Today’s higher cost of living, compounded by runaway inflation, makes living only on Social Security almost impossible. For example, some Social Security-dependent retirees have had to choose between buying food or medicine. To avoid this unfortunate situation, a well-designed retirement plan should include additional income sources.

Company Pension Plans

In prior decades, long-tenured workers could draw a company pension to help sustain them for the remainder of their lives. Today, fewer companies offer pensions, and some firms have terminated their existing employee pension plans.

Employee-Funded Plans

Instead of pension plans, many companies now offer employee-funded plans such as Individual Retirement Accounts (or IRAs) or 401(k) plans. Both types of plans have maximum contributions. Private equity investor Mark Hauser says IRAs and 401(k) plans can each be key components of an employee’s retirement plan.

Individual Retirement Accounts

Every worker can legally set up their own Individual Retirement Account (or IRA). This option is available whether or not the employee has an employer-sponsored retirement plan. If workers want to contribute more than the allowed IRA amount, they may be able to place those funds in an individual investment account.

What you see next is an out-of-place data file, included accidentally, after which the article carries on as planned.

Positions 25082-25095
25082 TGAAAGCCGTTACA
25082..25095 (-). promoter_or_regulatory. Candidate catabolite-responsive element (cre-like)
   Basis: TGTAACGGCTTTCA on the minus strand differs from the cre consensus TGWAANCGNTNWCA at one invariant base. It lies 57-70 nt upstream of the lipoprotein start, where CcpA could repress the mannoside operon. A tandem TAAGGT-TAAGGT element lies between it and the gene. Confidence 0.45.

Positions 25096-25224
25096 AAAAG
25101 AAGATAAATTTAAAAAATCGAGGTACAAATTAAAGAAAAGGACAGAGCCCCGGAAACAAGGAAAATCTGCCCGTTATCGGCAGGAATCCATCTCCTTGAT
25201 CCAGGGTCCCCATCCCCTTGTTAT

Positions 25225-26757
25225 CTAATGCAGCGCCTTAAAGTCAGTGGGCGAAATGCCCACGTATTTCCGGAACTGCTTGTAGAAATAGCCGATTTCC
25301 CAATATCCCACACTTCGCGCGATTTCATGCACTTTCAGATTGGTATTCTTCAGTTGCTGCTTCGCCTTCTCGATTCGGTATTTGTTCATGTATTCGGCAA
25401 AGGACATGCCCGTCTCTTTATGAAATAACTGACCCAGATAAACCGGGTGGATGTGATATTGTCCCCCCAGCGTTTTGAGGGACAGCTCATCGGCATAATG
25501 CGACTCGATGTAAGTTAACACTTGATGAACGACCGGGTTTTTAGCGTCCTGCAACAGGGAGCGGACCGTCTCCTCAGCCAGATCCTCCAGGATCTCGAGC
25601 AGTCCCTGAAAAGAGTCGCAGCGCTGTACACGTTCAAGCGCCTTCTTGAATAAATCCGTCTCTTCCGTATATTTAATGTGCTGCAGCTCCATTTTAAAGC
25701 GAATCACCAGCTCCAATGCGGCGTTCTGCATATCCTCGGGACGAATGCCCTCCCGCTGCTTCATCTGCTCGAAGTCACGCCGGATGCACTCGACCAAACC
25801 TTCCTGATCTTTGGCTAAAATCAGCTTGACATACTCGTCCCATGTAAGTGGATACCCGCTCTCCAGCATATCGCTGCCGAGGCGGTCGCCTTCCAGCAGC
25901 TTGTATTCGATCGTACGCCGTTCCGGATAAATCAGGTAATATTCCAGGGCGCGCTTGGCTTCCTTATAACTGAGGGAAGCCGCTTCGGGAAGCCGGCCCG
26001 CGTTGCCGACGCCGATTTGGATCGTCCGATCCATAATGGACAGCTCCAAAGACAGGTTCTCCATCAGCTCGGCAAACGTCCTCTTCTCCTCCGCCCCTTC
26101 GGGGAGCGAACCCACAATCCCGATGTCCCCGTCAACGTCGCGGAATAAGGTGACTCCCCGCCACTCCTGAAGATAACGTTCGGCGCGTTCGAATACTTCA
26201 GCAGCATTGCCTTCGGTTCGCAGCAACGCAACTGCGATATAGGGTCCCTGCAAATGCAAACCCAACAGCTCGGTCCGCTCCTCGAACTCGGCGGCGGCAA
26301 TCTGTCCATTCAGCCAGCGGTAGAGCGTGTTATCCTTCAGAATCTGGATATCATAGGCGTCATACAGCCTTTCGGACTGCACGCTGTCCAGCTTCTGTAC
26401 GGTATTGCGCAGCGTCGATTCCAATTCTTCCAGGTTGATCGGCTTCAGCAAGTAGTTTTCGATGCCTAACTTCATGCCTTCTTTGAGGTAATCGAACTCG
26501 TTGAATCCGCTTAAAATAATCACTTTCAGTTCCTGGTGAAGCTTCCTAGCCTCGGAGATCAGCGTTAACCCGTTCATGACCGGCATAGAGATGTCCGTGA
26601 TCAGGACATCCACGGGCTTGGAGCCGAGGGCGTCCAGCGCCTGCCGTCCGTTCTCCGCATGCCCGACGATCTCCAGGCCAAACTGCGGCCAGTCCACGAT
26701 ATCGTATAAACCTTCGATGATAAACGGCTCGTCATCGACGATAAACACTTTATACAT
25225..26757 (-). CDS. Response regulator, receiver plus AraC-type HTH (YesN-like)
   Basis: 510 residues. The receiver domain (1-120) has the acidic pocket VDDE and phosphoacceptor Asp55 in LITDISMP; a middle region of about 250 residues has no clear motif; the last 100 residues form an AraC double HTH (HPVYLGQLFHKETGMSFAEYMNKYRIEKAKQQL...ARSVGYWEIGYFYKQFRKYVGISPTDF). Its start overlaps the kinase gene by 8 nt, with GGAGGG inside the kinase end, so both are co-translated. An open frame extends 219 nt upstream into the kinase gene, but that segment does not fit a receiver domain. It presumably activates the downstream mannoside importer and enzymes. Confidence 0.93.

401(k) Plans

Many companies offer 401(k) or similar retirement planning vehicles. These plans allow workers to contribute pre-tax money to their retirement accounts. Like an IRA, a 401(k) has a maximum contribution limit. Employees who want to save additional money should consider an individual investment account.

Simplified Employee Pension Plans

A Simplified Employee Pension (or SEP) plan caters to business owners and their employees. Employers can establish (and fund) retirement accounts for themselves and eligible company workers.

Funded by the employer, a SEP plan permits the company to contribute up to 25 percent of each worker’s pay. Businesses of any size can set up a SEP plan. Mark Hauser notes that a SEP plan can be a useful retirement plan component.

Put the Retirement Plan in Place

Putting the retirement plan infrastructure in place is a straightforward process. By investing in employer-sponsored plans, and/or setting up individual accounts, each person can begin to save and/or invest for their future.

Establish an Emergency Fund First

Before moving ahead with a retirement plan, individuals should first ensure they are on solid financial footing. Specifically, they should establish an emergency fund that contains three to six months of normal living expenses.